Not everyone experiences health problems before a certain age. So it’s possible if you’ve made it to your forties without having any major medical conditions, but that doesn’t mean you should be careless. Once you hit 40 this may or may not change depending on your body. While every individual is different, there are certain things to keep in mind when you’ve reached your 40s.
According to Dr. Nikhil Kulkarni, Internal Medicine Consultant, SL Raheja Hospital, Mahim, a Fortis associate, women become prone to various health complications in their 40s. This Mother’s Day, let’s take a look at some of the common health problems that can affect women over the age of 40 and what they can do to reduce their risk.
The risk of developing disease in your mid-40s increases for a number of reasons, he explains. “The effects of inappropriate lifestyle habits, aging along with various other factors elevate the condition and make it worse. In her mid-40s, a woman experiences menopause, which leads to various problems due to hormonal changes,” shares Dr. Kulkarni.
6 Common Health Conditions in Women Over 40
Here are some complications women should be aware of, according to the expert:
1. Vitamin deficiencies
The most common health problem affecting women in their 40s is vitamin D deficiency. In some cases, vitamin D deficiency leads to a loss of bone calcium and bone mass, which increases the risk of developing osteoporosis. . A study published in the Journal of Family Medicine and Primary Care found that vitamin D deficiency is very common in women over the age of 40, increasing the risk of postmenopausal bone loss and osteoporosis. Other common deficiencies in women over the age of 40 include deficiency of B vitamins, iron, and riboflavin.
Several studies have found that the risk of diabetes increases with age, and the risk has increased exponentially in all age groups in the past decade. Dr. Kulkarni says that there are several factors that contribute to the onset of diabetes in women over the age of 40. “It can be contributed by genetic factors or by lack of exercise, unhealthy lifestyle and faulty diet.”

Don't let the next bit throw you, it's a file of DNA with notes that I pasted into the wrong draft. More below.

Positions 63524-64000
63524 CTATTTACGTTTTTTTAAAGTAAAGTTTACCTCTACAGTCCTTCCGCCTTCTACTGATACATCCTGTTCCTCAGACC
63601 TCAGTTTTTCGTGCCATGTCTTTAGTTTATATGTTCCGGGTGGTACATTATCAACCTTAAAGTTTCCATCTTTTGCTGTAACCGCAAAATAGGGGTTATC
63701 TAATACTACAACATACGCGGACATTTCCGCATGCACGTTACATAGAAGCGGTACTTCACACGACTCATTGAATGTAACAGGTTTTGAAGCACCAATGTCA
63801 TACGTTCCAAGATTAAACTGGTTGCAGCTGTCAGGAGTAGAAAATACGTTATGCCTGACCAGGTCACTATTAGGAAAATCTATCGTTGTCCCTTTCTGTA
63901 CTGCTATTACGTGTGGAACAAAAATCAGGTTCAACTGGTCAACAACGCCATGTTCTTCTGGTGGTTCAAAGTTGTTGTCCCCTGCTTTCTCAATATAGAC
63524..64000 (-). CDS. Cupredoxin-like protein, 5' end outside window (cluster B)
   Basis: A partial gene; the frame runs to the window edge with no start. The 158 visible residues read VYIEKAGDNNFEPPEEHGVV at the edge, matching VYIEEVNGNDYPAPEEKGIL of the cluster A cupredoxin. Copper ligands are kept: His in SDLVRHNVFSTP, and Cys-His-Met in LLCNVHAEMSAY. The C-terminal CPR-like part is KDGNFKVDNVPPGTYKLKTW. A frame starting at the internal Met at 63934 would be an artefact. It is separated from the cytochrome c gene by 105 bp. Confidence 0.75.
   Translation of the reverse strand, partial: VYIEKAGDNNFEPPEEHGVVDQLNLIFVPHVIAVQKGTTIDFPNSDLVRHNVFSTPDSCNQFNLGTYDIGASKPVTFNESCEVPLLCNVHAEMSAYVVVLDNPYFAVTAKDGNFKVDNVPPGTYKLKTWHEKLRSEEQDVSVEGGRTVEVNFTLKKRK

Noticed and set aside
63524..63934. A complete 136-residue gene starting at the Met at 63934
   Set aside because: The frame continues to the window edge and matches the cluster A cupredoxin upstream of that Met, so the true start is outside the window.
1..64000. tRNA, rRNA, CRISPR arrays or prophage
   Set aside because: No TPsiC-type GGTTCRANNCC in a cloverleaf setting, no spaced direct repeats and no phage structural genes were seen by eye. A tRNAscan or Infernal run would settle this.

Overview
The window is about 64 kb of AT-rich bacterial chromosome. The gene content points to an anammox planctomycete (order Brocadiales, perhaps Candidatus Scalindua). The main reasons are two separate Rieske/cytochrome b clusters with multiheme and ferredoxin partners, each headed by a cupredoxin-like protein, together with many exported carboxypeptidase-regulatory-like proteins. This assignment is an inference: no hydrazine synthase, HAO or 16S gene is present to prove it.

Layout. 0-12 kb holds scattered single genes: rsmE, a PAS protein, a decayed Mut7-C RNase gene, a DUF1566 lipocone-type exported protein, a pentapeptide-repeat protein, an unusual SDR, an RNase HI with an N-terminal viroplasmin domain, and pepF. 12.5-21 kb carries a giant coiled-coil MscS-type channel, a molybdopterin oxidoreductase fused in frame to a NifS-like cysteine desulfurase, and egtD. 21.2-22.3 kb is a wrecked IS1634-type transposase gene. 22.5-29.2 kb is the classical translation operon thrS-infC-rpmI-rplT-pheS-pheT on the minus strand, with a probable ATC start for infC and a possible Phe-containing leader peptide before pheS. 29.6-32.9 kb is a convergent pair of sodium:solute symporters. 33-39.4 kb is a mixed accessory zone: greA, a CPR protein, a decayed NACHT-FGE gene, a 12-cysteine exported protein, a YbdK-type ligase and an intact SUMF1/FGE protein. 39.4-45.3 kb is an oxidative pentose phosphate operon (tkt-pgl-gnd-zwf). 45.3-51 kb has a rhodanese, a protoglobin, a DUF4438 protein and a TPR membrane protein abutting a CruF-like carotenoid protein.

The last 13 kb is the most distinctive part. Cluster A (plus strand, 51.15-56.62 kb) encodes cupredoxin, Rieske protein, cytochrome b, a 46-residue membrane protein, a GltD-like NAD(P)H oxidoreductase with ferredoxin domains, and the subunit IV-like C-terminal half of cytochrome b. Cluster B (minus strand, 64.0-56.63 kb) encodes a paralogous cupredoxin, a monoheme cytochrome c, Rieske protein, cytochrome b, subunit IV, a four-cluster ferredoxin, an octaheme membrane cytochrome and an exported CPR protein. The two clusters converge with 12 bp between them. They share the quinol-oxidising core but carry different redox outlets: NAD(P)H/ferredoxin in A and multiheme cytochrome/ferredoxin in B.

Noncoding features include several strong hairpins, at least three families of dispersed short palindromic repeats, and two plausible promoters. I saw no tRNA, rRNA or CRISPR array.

Eating a healthy diet, exercising regularly, and getting tested early can help reverse prediabetes or keep diabetes under control.
Menopause is a time that marks the end of a woman’s menstrual cycle. According to the Centers for Disease Control and Prevention, the average age of a woman reaching menopause is 45 to 55 years. Dr. Kulkarni says, “Most women go through the perimenopausal phase in their late 30s or early 40s, therefore they need to monitor symptoms and take necessary steps under expert guidance. Perimenopause can affect the body in many ways, leading to serious complications like heart disease, diabetes, and osteoporosis.”
Also read: 7 signs that tell you it’s time for menopause
Osteoporosis is a medical condition in which your bones become weak and you experience bone loss. Women in their 40s become more prone to the disease due to menopause. Women with a family history of osteoporosis should have a bone density scan during menopause to monitor their bone health. Taking good care of yourself during menopause, having an adequate amount of vitamin D, doing the right exercises and following a proper diet will help reduce the risk, says the expert.
5. Heart disease
Did you know that heart disease is the leading cause of death in women and also a cause of morbidity in this age group? It is important for women to understand the signs and symptoms of heart disease to prevent it from becoming a major health problem. Bad eating habits, smoking, alcohol consumption, lack of exercise, and high cholesterol all contribute to this. Also, the drop in estrogen levels during menopause increases the chances of heart disease.
Also read: Protects your heart! 8 everyday tips to prevent the risk of heart disease
6. Breast cancer
Dr. Kulkarni says: “Women in their 30s and 40s are at higher risk of developing breast cancer. It can contribute to diet, the environment and general health. Therefore, it is very important to have a periodic breast self-exam or one performed by a doctor. Annual mammography will also help in early detection and treatment.”
7. Stress-Induced Mental Health Conditions
While stress is an inevitable part of life, it can become more prominent in your 30s and 40s. Excessive stress can also lead to various mental health problems. Mental health disorders can occur at any age, however there is a higher risk in middle-aged people due to the physiological changes that occur in a woman’s body during menopause. The challenges of advancing age combined with family issues like aging parents, growing children, and the pressures to overcome family challenges can make a person psychologically more vulnerable. Underlying problems such as depression and anxiety can arise and need to be identified and addressed early to avoid complications, the doctor explains.
This Mother’s Day, make sure all moms take good care of themselves by going for a regular medical checkup and exams to avoid complications in the future.